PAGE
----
I kept involuntarily pushing in the shower, so Anne asked if she could check me to make sure I actually was fully dilated. This meant getting out of the shower, but I agreed anyway and moved to the bed. There was still a lip, so she tried to hold it back while I pushed; it hurt, but it seemed to do the trick. It must have been around 5:45am by this point, and I was given the ok to start really pushing. I never planned on pushing on my back, but that’s how I ended up feeling most comfortable.

A lot of stories I read said that pushing was the best part, and while I was excited that it was almost over, for me pushing was the part where I started to lose control. It REALLY stung, and I was so afraid of tearing that I held back a bit. J was in my ear trying to keep me in control, Anne was holding my leg and reassuring me that it felt worse than it was and that he was moving down, and mum was holding my other leg, taking pictures and also cheering me on.

I kept asking if they could see his head, and being told not yet. Labor felt like it had only taken an hour (it actually wasn’t that much longer than that), but this felt like it was going forever. Finally they said they could see his head and I asked if he had hair; ‘not as much as we thought’ replied my mum. I reached down and felt his wrinkly little head – amazing. This part is all a bit blurry, but after his head came out, Anne said ‘now reach down and pull your baby up’, I love her for this because I was too overwhelmed to think about doing that in the moment but it was the most amazing thing ever, and my favorite part of the whole experience. I reached down, grabbed him, pulled him to my chest and started totally sobbing.

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He cried a little bit, but then just looked around while I continued to sob. I just held him on my skin, and after some time (who knows how long?) Anne showed me that his cord had stopped pulsing, and so J cut his cord. I continued to hold him skin to skin for the next hour/hour and a half and he latched on like a pro, while they delivered the placenta and stitched me up; I would have gotten away unscathed, but Archie decided to punch his arm out as he was crowning and I ended up with a small 2nd degree tear.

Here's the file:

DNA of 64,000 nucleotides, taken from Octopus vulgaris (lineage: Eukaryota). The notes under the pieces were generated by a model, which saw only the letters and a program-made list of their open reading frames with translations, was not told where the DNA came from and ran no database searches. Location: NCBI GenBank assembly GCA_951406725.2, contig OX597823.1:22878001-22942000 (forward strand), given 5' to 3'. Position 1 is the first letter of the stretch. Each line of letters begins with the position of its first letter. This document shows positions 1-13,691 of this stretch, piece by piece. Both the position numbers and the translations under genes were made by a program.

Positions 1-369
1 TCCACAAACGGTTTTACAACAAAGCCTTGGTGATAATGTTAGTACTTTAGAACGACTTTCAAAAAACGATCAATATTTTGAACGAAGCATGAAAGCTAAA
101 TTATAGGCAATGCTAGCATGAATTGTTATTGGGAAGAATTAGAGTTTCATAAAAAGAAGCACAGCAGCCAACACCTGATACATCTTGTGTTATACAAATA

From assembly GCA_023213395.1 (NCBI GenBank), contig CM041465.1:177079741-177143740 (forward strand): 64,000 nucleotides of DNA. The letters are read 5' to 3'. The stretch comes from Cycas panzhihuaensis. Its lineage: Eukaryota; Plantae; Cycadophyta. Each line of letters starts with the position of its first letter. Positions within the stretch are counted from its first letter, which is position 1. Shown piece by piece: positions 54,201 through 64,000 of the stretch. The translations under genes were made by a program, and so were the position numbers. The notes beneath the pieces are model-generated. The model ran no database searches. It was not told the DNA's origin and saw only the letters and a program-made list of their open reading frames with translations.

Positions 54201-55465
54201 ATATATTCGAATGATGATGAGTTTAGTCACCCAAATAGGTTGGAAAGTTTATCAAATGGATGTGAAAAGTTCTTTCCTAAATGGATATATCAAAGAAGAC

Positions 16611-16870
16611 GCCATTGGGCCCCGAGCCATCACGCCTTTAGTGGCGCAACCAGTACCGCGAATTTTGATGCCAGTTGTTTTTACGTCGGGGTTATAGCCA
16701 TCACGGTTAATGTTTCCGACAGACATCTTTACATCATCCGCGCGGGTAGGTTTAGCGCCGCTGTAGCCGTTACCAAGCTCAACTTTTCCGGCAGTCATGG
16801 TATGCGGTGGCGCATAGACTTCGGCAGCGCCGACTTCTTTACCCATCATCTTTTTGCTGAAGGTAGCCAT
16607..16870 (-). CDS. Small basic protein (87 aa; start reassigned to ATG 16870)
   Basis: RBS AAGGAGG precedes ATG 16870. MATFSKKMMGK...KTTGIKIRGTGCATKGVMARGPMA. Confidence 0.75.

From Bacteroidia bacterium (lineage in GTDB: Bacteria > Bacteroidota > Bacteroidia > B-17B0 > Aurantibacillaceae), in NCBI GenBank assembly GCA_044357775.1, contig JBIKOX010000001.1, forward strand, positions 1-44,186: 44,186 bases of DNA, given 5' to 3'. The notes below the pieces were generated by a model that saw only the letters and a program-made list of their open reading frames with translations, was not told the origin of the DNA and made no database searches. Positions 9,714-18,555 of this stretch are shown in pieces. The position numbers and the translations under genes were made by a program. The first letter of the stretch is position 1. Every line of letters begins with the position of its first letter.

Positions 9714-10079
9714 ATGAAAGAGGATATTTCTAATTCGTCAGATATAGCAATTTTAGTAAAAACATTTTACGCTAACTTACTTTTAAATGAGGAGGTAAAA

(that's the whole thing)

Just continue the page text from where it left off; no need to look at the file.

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After the torture of stitches and fundal massage (the worst part, by far) I asked the midwives to weigh Archie so J could have a hold. I knew he seemed a bit big, but when she announced that he was 8lbs 11oz, I was shocked! I started sobbing all over again because I couldn’t believe I’d given birth to such a chunky boy with no drugs!

My birth was better than I even dreamed it could be. I pictured it so many times, and the reality was actually better than anything I ever imagined. I believe that the calm birth has resulted in a calm baby. We haven’t had any problems breastfeeding, and he had surpassed his birth weight by 4 days old. I am so grateful for my experience because I know how often things don’t go to plan and women struggle with these things. I still can’t believe I got the birth I wanted the first time – it’s the greatest feeling in the world!